Deciding the Election: Vote Choice in 380 Words

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The number of undecided voters at this point in the 2016 presidential election is three times that at a similar point in 2012. As Election Day draws very near for many it is still unclear as for whom they should cast a ballot. Both Hillary Clinton and Donald Trump are disliked. For many, Hillary Clinton represents a continuation of the past 8 years of failed and undesirable Democratic policies. Many also have trust issues when it comes to Clinton and do not believe that she is possesses the ethics or morals to hold the presidency. She is also not as progressive as many Democratic voters wish her to be.

However, the other major party candidate does not present much of a credible alternative. Donald Trump is dogged by many of the same ethical and moral questions. He is also not a Republican, definitely not a conservative Republican. His issue positions and multiple sexist/misogynist/racist scandals and musings threaten to tear apart the Republican Party. Issue experts believe his policies would be bad for Americadangerous to U.S. national security, and dangerous to international order. A majority of the American electorate do not believe Trump is qualified to be president.

Perhaps vote for a third party or independent candidate. Except they’re bad candidates. In reality, the choice for president is binary. It may be an uncomfortable decision given the problems with both major party candidates, but it is one that must be made. Via The Atlantic:

“You don’t vote to send a message. You vote to choose a president…

“What you knew from the start was that Donald Trump not only should never be president, but could never be president. He can’t manage a crisis: He goes to pieces under pressure. He can’t build coalitions to pass legislation: When he’s not bullying, he sulks. He can’t lead the Western alliance: He doesn’t understand it or believe in it…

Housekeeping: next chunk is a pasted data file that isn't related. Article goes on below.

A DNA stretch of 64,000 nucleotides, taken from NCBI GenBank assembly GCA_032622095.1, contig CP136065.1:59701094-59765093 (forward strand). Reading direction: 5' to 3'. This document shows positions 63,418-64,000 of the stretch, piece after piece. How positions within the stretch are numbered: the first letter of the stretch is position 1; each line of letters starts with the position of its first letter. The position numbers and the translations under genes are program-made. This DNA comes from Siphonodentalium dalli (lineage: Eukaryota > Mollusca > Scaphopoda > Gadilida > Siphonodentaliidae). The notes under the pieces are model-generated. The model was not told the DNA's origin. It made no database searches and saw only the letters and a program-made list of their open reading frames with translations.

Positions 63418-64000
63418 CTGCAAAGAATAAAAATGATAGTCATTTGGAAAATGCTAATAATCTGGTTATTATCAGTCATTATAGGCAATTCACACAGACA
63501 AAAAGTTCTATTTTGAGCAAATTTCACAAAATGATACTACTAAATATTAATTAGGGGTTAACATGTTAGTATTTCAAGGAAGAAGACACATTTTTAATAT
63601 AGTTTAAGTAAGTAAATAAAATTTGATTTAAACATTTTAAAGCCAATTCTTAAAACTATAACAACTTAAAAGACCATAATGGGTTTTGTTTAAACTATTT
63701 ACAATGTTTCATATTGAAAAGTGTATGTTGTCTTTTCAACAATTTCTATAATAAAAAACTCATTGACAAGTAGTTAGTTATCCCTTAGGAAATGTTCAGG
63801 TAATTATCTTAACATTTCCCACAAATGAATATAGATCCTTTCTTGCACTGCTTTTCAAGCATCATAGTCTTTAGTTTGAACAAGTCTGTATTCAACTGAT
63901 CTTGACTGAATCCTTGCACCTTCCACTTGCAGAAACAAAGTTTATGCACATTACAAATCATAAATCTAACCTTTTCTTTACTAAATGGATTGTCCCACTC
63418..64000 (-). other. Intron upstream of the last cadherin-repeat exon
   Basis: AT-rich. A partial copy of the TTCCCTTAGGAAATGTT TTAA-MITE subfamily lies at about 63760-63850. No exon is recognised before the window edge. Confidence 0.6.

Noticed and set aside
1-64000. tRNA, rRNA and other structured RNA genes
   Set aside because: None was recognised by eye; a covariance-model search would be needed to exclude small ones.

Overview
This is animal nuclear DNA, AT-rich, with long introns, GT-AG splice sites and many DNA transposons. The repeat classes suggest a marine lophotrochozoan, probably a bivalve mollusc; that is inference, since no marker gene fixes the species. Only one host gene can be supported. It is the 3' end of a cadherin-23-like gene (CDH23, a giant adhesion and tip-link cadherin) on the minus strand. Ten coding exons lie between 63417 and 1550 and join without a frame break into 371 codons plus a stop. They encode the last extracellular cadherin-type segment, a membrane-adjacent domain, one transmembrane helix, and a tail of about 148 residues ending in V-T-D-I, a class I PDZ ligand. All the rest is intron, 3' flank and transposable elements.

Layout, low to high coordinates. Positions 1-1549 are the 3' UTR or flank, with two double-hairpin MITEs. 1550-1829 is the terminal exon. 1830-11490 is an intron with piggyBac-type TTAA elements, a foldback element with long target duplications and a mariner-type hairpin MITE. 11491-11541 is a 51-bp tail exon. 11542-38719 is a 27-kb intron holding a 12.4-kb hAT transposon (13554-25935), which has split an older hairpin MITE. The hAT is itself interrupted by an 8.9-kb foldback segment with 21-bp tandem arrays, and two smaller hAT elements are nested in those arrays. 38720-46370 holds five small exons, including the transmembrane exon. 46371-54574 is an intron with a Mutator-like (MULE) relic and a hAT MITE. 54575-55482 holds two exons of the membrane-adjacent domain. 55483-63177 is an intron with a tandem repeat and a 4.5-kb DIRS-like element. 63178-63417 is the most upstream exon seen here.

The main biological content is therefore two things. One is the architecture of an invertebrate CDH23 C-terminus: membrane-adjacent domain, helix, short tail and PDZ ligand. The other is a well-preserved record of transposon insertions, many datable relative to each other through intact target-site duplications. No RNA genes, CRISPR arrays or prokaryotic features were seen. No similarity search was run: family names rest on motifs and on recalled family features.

“If you are recruiting for a job that must be filled, and your ideal candidate is unavailable, you extend the offer to the second most qualified. If he turns you down, then you must hire the next-best after that—and sign her to a very short contract, knowing that you’ll replace her at the earliest opportunity.

“That’s what’s called for here. Do you like Hillary Clinton’s program? No. Do you imagine that she will volunteer concessions to you and your beliefs? No again. Would you count the spoons afterward if Bill Clinton came to dinner? For sure. But can she “do the job”—manage a crisis, pay the bills, respond to hurricanes, face national enemies? Obviously. Look at how she’s coped with that maniac Trump on the debate stage. Couldn’t have been cooler. Despite yourself, you’ve been impressed. She’s smart and tough and open to reason. We could do worse. It’s four years—not even. She’ll perhaps be boxed in by a Republican Congress for the first two years; much more probably so in 2019 and 2020. By then, it’ll be time to try again, this time with a Republican nominee not suffering from a major personality disorder.

“But whatever happens, you won’t flinch from the reality of the binary decision. Gestural politics are just ways of evading responsibility. “Don’t blame me, I voted for McMullin.” But choices are judged by their consequences, and the consequences here are stark: If not Hillary, then Trump. If not Trump, then Hillary. Since it can’t be Trump, it must be Hillary. You understand why people might evade that unwelcome reality. But you didn’t get where you are by evading realities. You face them, you meet them, you make the best of them. You’ll hope for the best, but at least you’ll know you did all you could to prevent the worst.”

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